I know a lot of successful people. Most of them have very little time for fishing, hunting, camping, going to ball games, watching television, listening to music, playing with the children & grandchildren, or working in the garden. I have all the time in the world to enjoy life. Isn't that what it's all about?

Anonymous Coward on Saturday April 18, 2015 @01:12PM (#49500661)

Re:*Grabs a bowl of popcorn* (Score:5, Interesting)

I do not know if I qualify as a genius, but I would like to think I am above average in intelligence. I topped my undergraduate class in engineering, scored near perfect score in my GRE (2380/2400, back when it actually included an analytical section with puzzles), and was a graduate student in quantum computing at a top school.

I subsequently dropped out because I realized two things:

  1. Most of my classmates were really good at the subject (e.g., people who won International Math and Physics Olympiads). They started their PhDs at a really young age, and were almost bored by the coursework. Homework that I would spend a Saturday doing were completed while still in class by these bored teenagers.
  2. Most of them really loved the subject (i.e., people who loved doing physics at the expense of all else, such as dating, money, or having a social life). Or the subject was so easy that they had the time to pursue other things.

I realized I neither loved physics unconditionally nor was I good enough at it to warrant the pursuit of a PhD, not to mention the subsequent post doc and so on. All this happened at the same time that I fell in love with my now-wife, started a company, and subsequently got into management consulting to make money instead.

I do not mean to phrase this as a tautology (i.e., doing a PhD is mutually exclusive from making money or having a social life), but in my experience, the biggest sacrifice was watching classmates who were relatively mediocre (in my opinion) get "business" degrees and do exceedingly well in life in terms of money and relationships.

Most of my cohort completed their PhDs and now have very successful academic careers. I still love math, theoretical physics, and computer science. I keep myself apprised of most of the publications in the field, and occasionally, write a paper or two myself, and I certainly miss the challenge of advanced math and physics. I still envy my peers, and I am sure some of them envy me.

But now being in an unhappy relationship, being a parent, having the burdens of a pointless life (the hardest thing I do is a spreadsheet that just helps some fool company make millions of dollars), I question my past choices. So much possibility lay ahead of me, and I gave it all up for what? For a few bucks, beers, and a few lays?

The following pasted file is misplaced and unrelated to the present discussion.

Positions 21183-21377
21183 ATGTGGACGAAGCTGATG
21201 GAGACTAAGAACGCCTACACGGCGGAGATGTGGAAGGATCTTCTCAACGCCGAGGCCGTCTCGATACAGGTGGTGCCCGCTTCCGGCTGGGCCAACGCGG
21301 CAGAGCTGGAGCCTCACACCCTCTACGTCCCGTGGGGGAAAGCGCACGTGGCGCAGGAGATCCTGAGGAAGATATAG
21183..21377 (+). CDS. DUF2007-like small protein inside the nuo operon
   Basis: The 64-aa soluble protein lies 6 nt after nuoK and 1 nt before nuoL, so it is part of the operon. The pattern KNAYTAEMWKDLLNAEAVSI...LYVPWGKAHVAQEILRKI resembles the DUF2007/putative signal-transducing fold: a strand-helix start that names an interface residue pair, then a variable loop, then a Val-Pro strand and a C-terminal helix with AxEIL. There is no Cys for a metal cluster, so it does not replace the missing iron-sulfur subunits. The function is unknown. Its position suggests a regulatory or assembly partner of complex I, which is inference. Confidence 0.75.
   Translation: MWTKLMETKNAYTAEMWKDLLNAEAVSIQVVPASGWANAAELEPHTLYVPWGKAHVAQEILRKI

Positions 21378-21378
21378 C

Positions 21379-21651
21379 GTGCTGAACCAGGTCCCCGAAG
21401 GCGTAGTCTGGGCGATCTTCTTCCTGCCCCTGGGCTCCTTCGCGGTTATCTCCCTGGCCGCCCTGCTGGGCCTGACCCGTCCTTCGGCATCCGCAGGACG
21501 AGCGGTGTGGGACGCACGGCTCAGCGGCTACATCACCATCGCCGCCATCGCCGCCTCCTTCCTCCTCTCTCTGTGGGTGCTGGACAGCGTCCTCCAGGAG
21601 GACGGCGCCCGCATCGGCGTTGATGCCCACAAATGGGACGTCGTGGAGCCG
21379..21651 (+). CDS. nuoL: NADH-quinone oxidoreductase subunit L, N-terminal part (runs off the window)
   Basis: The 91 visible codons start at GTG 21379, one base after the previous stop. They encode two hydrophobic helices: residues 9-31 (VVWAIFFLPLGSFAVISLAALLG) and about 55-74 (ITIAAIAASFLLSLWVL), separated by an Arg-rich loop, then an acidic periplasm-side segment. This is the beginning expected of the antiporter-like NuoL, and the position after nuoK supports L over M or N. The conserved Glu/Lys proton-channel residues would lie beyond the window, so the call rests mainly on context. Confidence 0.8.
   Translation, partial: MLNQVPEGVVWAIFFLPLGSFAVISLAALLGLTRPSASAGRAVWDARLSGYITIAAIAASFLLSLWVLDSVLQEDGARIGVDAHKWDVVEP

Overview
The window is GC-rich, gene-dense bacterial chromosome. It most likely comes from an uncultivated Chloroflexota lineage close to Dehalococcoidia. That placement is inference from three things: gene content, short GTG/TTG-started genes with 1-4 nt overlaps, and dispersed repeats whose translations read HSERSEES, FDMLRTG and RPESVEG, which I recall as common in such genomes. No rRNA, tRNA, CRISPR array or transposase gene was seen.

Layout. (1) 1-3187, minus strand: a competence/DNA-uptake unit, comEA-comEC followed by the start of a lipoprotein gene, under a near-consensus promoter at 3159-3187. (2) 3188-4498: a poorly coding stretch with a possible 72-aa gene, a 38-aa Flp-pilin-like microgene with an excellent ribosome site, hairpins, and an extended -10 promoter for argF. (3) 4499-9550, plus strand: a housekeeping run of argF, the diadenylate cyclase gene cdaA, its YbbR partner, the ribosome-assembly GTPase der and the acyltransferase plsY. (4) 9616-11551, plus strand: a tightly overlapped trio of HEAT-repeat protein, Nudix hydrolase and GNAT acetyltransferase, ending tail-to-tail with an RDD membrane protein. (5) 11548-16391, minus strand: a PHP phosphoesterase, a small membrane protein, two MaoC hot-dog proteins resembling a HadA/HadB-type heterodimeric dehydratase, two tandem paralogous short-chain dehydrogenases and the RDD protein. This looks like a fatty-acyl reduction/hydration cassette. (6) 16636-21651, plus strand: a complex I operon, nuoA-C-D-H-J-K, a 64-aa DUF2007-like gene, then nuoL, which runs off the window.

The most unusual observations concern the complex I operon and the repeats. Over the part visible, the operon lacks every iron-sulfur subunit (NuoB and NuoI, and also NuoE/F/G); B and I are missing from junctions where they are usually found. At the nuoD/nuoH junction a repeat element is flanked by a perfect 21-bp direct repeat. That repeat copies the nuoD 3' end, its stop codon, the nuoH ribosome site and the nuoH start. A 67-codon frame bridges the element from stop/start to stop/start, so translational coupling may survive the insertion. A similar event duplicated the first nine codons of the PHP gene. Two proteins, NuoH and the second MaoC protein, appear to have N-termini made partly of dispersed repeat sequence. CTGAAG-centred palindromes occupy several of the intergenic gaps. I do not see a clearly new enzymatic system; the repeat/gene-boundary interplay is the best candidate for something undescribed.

I'm probably considered successful by the measure of the quintessential American dream -- by ~30, I was a rising star at a top management consulting firm, had over 7 figures to my name, owned a large home in one of the best neighborhoods in Boston, and had a beautiful wife and son. I drove expensive cars, wore bespoke suits and expensive watches, spent time mountaineering in the Alps and the Himalayas, and traveled the world. But still, I always felt that I had missed something. That I will never come ahead of time. That no matter how successful I become in life, I will probably never have a theorem named after me or spend my days basking in the beauty of math.

No amount of sex or expensive liquor or material goods can equate the joys of just proving a theorem. I will forever have this knowledge, that I could have been more, and chose less. My life now reminds me of a Pink Floyd lyrics -- "Did you exchange a walk-on part in a war for a lead role in a cage?".

justthinkit (954982) <floyd@just-think-it.com> on Saturday April 18, 2015 @07:51PM (#49502227) Homepage Journal

Here is what you are missing (Score:3)

Here is what you are missing -- helping others.

Most of the activities of my life have been trivially easy for decades. Helping others remains challenging.

If you really are "so smart", you are able to see what a disaster this world is today. Well, get busy changing it. You will be up against the most powerful, greedy, selfish & moneyed people on the face of the Earth. Challenge enough for me. What about you?